While larger fleets may have systems in place to track this, for smaller companies, this is an often-overlooked benefit. However, it’s one that could offer a vital saving at a time when budgets are tight.

These allowances let you offset the cost of fuel by claiming for every mile you drive. But how should you go about recording and filing for this, and what benefits can you expect to see?

What business expenses can I claim for?

Large and small businesses, sole traders, contractors and directors of limited companies can all take advantage of mileage allowances to reduce their burden when they pay tax.

HMRC allows you to make claims for every mile you drive, provided the journey is for work purposes. This allows you to cover some of the costs of running a company vehicle.

Helping reduce your fuel expenses is the most notable benefit of this, but the relief can also be helpful in managing other running costs. However, in order to keep things as simple as possible, mileage expenses are calculated as a single claim.

This means you can’t make separate claims for individual motoring expenses such as:

  • Fuel
  • Electricity
  • Road tax
  • MOTs
  • Repairs

Importantly, the vehicle used doesn’t have to be registered to the company. You can also claim for mileage incurred on a personal car or van, provided you only claim for your business trips.

What classes as business usage?

The key requirement for making mileage claims is that the trip must have been for a business purpose. But what does this mean in practice?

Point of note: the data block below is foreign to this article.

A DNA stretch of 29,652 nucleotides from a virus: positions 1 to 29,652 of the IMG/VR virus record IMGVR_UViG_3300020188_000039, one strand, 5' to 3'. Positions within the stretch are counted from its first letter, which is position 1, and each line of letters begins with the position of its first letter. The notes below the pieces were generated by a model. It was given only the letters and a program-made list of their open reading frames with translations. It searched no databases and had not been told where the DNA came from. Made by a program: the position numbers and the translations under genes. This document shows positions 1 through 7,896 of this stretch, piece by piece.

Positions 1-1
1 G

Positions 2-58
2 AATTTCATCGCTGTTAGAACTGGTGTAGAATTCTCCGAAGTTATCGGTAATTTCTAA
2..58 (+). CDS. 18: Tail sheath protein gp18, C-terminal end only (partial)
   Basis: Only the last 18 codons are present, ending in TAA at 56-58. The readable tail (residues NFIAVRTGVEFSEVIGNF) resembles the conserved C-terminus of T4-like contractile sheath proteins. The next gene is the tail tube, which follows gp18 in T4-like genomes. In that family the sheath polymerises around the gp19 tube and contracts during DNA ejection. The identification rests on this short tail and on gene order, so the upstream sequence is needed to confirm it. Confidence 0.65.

HMRC has specific guidance for what does – and does not – count as a business journey, so it’s vital you familiarise yourself with these rules.

To qualify as a business journey, you must be travelling between workplaces or between appointments. In general, the guidance says that if the trip is essential for work to be carried out, you can claim business mileage on it.

There are a few additional points to be aware of. Firstly, the business usage must be the primary purpose of the trip – so if you’re taking a personal journey with a stop along the way for a business reason, this does not count as business usage.

Also, a daily commute to a workplace, whether this is from home or any other location that’s not a permanent workplace, is not classed as business-related.

How do mileage allowance payments work?

Closeup of car dashboard showing dials and odometer.

Mileage allowance payments allow employees to be reimbursed by their employer for business trips taken in their personal vehicles. Businesses do not have to pay tax on these reimbursements.